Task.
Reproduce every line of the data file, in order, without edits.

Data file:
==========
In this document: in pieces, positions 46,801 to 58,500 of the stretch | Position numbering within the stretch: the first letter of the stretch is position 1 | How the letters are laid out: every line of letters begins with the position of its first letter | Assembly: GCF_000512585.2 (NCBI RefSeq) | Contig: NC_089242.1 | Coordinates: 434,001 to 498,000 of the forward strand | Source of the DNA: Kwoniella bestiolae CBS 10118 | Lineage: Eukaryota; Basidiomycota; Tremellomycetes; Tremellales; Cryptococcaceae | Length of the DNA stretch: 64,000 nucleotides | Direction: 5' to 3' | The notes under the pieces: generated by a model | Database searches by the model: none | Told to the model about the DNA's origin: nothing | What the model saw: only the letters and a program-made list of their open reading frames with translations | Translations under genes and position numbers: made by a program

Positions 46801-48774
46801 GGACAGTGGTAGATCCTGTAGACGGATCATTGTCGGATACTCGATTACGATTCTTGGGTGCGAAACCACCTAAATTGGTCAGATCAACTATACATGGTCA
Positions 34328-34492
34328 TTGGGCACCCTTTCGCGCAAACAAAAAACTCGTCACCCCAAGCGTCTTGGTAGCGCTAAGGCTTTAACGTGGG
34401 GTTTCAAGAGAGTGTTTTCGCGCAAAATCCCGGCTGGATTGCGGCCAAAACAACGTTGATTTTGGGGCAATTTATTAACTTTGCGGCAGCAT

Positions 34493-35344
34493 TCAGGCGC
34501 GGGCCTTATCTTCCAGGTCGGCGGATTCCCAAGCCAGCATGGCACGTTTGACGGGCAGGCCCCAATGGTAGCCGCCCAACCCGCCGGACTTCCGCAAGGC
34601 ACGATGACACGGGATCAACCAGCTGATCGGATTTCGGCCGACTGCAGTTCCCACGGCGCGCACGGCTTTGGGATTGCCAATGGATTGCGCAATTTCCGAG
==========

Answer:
In this document: in pieces, positions 46,801 to 58,500 of the stretch | Position numbering within the stretch: the first letter of the stretch is position 1 | How the letters are laid out: every line of letters begins with the position of its first letter | Assembly: GCF_000512585.2 (NCBI RefSeq) | Contig: NC_089242.1 | Coordinates: 434,001 to 498,000 of the forward strand | Source of the DNA: Kwoniella bestiolae CBS 10118 | Lineage: Eukaryota; Basidiomycota; Tremellomycetes; Tremellales; Cryptococcaceae | Length of the DNA stretch: 64,000 nucleotides | Direction: 5' to 3' | The notes under the pieces: generated by a model | Database searches by the model: none | Told to the model about the DNA's origin: nothing | What the model saw: only the letters and a program-made list of their open reading frames with translations | Translations under genes and position numbers: made by a program

Positions 46801-48774
46801 GGACAGTGGTAGATCCTGTAGACGGATCATTGTCGGATACTCGATTACGATTCTTGGGTGCGAAACCACCTAAATTGGTCAGATCAACTATACATGGTCA
Positions 34328-34492
34328 TTGGGCACCCTTTCGCGCAAACAAAAAACTCGTCACCCCAAGCGTCTTGGTAGCGCTAAGGCTTTAACGTGGG
34401 GTTTCAAGAGAGTGTTTTCGCGCAAAATCCCGGCTGGATTGCGGCCAAAACAACGTTGATTTTGGGGCAATTTATTAACTTTGCGGCAGCAT

Positions 34493-35344
34493 TCAGGCGC
34501 GGGCCTTATCTTCCAGGTCGGCGGATTCCCAAGCCAGCATGGCACGTTTGACGGGCAGGCCCCAATGGTAGCCGCCCAACCCGCCGGACTTCCGCAAGGC
34601 ACGATGACACGGGATCAACCAGCTGATCGGATTTCGGCCGACTGCAGTTCCCACGGCGCGCACGGCTTTGGGATTGCCAATGGATTGCGCAATTTCCGAG